This book has been on the New York Times Paperback Fiction Bestseller list for 50 weeks. If you’ve read my take on this list and why I use it for book recommendations, you’ll understand why I was so looking forward to diving into this book.
I really liked the characters of this book – I saw them as flawed and deep and ‘true’ in many ways. I liked the themes of compassion – for those we know, for those we don’t, as doctors, parents, children. I really enjoyed the different place and time – Africa in the 1970s – it is such a departure from what I know and understand.
The first word that comes to mind to describe this novel is ‘meandering’. At first I was using that term negatively, because I really struggled with how slow it was in the beginning. It wasn’t getting to anything! I actually stopped reading it and polled my online reader friends – my exact question was, ” Cutting for Stone – Is this book going somewhere? I’m on page 179 – should I stick with it?” The response was “Yes, it’s worth it” and so I kept going. And the book continued to meander, but what I realized by the end of this novel is that I knew the main character in a way I couldn’t have without truly walking with him through his life’s journey. And that’s the point of the pacing I think – life is about roaming through the years and circumstances and experiences. The saying “Life is about the journey, not the destination” completely applies to this novel. It’s long (594 pages) and truly an epic, covering the main character’s 50 year life to date as well as portions of the lives of his closest friends and relatives. I fell in love with the characters making the story more and more meaningful as it unfolded. By the end, I was completely emotionally attached!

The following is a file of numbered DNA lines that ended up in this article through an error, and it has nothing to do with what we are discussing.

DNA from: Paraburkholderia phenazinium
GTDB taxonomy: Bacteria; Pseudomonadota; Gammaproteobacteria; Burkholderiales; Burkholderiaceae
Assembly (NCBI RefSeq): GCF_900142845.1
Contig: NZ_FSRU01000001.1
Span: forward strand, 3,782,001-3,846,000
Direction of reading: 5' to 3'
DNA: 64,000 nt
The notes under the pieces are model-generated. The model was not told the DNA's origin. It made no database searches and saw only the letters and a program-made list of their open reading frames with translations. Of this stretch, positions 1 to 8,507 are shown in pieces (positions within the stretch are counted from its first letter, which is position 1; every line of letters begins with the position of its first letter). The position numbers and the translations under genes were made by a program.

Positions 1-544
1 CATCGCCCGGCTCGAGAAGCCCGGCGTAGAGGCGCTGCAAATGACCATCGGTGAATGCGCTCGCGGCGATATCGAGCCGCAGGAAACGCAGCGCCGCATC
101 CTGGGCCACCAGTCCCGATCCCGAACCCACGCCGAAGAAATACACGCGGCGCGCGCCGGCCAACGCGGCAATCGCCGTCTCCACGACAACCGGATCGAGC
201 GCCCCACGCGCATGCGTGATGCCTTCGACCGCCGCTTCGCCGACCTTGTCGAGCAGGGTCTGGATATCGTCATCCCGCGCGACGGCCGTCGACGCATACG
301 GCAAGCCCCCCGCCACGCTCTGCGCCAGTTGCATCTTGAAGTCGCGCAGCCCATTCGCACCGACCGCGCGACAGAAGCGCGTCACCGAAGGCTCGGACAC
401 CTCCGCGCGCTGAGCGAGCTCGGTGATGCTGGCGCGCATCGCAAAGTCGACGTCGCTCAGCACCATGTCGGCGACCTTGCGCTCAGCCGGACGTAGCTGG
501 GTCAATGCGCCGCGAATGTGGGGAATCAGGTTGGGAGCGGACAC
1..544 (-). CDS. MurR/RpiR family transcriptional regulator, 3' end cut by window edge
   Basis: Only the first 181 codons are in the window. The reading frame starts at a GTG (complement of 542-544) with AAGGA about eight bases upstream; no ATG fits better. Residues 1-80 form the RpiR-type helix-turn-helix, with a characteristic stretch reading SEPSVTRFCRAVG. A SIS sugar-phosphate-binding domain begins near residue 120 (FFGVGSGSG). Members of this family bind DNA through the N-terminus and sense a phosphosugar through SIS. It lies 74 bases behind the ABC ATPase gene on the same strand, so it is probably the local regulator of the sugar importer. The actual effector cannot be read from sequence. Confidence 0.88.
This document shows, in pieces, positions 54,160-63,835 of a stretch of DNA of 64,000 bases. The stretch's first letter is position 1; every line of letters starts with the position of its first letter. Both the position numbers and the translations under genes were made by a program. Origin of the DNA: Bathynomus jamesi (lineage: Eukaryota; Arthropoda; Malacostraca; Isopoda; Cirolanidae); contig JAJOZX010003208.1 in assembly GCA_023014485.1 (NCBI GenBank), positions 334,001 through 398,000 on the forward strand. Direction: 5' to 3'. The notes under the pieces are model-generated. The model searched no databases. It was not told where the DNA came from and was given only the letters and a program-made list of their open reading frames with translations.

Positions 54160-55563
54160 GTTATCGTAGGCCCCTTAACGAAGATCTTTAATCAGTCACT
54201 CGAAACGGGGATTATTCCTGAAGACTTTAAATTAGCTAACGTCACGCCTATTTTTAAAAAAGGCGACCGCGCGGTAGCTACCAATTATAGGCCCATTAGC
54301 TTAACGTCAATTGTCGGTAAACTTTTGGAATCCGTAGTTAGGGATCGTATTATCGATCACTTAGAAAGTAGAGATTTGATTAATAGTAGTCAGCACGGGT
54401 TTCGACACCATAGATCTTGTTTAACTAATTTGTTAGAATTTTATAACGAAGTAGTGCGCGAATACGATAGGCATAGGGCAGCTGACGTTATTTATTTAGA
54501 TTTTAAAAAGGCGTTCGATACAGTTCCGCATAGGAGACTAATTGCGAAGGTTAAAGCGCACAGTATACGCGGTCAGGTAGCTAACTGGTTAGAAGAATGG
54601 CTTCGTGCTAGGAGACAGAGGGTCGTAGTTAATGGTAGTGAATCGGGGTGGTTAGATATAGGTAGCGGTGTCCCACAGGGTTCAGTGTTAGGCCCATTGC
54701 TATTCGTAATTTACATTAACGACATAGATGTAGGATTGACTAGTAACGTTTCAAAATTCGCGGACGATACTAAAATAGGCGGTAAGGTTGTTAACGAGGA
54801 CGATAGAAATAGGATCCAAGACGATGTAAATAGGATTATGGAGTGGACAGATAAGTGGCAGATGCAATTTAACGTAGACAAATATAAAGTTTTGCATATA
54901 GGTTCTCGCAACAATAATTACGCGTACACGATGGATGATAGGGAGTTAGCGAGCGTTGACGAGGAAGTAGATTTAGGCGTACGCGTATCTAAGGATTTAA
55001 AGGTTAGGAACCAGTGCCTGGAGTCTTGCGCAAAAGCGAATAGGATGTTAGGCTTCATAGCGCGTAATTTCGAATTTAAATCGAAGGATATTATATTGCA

I also got a great geography lesson out of this novel. If you know me, you will know this is an extremely valuable side-benefit! I now know most of Africa way better than ever. Much of the novel takes place in Ethiopia, but there are portions that happen in various other countries in that region: Eritrea, Sudan, Yemen. There is a portion in the United States as well. I looked up the cities and countries being referenced and doing so enhanced my overall reading experience. Also, this explanation of the policital climate of Ethiopia during the time period of much of this novel helped me understand the tone of the country at the time.
One word of caution – this book does have detailed descriptions of medical procedures – it’s a bit graphic at times. Medicine is a primary theme of this novel, as is the title itself. “I will not cut for stone,” says an early version of the Hippocratic oath, “even for patients in whom the disease is manifest; I will leave this operation to be performed by practitioners, specialists in this art.” At the time this version was used, cutting a patient to get out a gallbladder stone was a very precarious operation and could only be performed by a skilled surgeon.
Bottom Line: When you’re ready to transport yourself and have the time and patience to depart, this novel will not disappoint on any front. Don’t look for the explosions, or dramatic plot twists – make friends with the characters and share their life’s experiences – the setting and time period will seem fascinating and unknown, yet the human reaction will be familiar.